June 6, 2019 marked the 75th anniversary of D-Day, the Allied Forces’ Normandy landings that began Europe’s liberation from the Nazis. On June 6, 1944, more than 160,000 Allied troops landed along a 50-mile stretch of heavily-fortified French coastline, to fight Nazi Germany on the beaches of Normandy, France. Gen. Dwight D. Eisenhower called the operation a crusade in which, “we will accept nothing less than full victory.”
More than 5,000 Ships and 13,000 aircraft supported the D-Day invasion, and by day’s end, the Allies gained a foot-hold in Continental Europe. The cost in lives on D-Day was high. More than 9,000 Allied Soldiers were killed or wounded, but their sacrifice allowed more than 100,000 Soldiers to begin the slow, hard slog across Europe, to defeat Adolf Hitler’s crack troops.
And this past year marked the last major milestone many Word War II veterans will live to see.
“This is the last major anniversary of D-Day in which there will still be significant participation by veterans of the event,” says Robert Citino, executive director of the Institute for the Study of War and Democracy. “If you were 20 years old in 1944, you are 95 today. Sixteen million men and women wore the uniform of the United States military in World War II, but only 450,000 of them or so are still alive. In other words, 97 percent of the generational cohort that fought the war has passed on. The living memory of D-day is about to disappear,” he explained. “And D-Day 75 is the last chance to hear these men, to speak to them, and to bask in their presence.”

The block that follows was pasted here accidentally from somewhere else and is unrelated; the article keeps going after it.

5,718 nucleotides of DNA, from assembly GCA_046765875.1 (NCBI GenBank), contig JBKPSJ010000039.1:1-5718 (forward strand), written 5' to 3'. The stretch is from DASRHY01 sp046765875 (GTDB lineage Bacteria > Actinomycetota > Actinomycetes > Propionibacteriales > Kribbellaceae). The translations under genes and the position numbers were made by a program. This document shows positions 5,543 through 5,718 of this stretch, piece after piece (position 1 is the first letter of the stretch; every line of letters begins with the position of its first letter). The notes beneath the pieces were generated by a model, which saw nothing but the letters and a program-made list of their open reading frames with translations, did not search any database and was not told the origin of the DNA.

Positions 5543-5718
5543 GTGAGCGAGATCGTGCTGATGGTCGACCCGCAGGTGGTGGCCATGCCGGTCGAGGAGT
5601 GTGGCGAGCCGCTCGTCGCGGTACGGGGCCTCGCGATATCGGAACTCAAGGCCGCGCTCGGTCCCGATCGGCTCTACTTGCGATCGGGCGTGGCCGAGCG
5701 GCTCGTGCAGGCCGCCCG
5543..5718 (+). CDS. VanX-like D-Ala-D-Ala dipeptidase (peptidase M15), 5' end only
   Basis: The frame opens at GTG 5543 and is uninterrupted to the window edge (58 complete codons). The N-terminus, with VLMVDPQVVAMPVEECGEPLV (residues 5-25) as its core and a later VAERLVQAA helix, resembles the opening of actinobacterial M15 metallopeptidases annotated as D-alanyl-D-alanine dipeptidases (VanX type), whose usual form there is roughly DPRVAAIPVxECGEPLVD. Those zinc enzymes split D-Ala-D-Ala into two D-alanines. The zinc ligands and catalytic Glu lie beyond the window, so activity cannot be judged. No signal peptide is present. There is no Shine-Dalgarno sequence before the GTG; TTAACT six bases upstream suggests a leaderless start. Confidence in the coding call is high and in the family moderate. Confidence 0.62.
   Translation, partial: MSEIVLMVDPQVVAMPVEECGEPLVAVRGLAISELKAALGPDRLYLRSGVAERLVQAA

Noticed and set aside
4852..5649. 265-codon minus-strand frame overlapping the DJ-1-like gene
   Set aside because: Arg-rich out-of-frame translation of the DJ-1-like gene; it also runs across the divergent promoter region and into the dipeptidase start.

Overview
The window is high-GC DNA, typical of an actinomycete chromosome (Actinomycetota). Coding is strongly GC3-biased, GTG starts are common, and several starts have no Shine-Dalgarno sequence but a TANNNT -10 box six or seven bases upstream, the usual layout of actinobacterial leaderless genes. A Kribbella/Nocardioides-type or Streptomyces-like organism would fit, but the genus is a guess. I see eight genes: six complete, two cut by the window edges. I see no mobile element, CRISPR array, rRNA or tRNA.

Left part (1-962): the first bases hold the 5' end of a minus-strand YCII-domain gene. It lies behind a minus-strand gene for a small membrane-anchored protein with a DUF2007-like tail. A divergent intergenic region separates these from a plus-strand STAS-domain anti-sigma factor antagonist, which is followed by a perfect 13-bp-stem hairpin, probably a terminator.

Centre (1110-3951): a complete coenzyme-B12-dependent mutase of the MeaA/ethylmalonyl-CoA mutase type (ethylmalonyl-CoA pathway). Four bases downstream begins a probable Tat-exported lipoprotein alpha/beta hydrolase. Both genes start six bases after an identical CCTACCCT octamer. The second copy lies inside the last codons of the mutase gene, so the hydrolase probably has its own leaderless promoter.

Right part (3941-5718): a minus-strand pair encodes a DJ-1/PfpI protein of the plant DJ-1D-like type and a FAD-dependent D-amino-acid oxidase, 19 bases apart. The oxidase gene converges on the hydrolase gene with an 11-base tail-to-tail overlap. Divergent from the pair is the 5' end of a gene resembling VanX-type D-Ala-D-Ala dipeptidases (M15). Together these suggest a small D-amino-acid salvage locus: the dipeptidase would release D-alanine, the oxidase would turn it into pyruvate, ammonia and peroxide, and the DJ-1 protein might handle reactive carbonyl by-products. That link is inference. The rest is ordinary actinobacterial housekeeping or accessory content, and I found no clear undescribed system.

You can also walk through a day in history on one of our Traveling Wildcats trips. Our travel partners include northern France and Normandy as part of their yearly excursions to allow visitors to experience and learn about of the most important days in American history. Next year’s trip is Grand Seine River & Normandy Passage, June 6-14, 2020 through AHI Travel.
On this nine-day, seven-night trip along the Seine River, which goes from Paris to Honfluer, France, travelers arrive in Normandy on Day 7. On this part of the trip, travelers will be immersed in wartime history with riveting details from expert guides.
They begin a poignant journey at the Caen Memorial Museum. Regarded as France’s premier World War II museum, Caen Memorial features exhibits exploring the impact of the war.
Next is Omaha Beach, where U.S. forces advanced across the heavily fortified shoreline to overcome German troops.
In Colleville-sur-Mer, visitors pay a poignant visit to the Normandy American Cemetery, set on a beautiful bluff overlooking Omaha Beach.
Other highlights on the trip include:
• Spending two nights in Paris at the Paris Mariott Opera Ambassador Hotel. Travelers
can see the Latin Quarter and take in the landmarks of the City of Light at night.
• Visiting the home of Claude Monet in Giverny and wander among the lily ponds that inspired the famous impressionist.
• Taking a journey along the scenic Seine to medieval Chateau Gaillard, built by Richard the Lionheart, and 15th-century Chateau de Martainville.
• Exploring the quaint harbor town of Honfleur.
Along the way, traveler can customize their adventure with excursions that suit their interests — from a trip to Versailles to a tour of Paris’s Palais Garnier opera house to a walk through Rouen.
To learn more about the travel program through the UK Alumni Association, visit www.ukalumni.net/travel.
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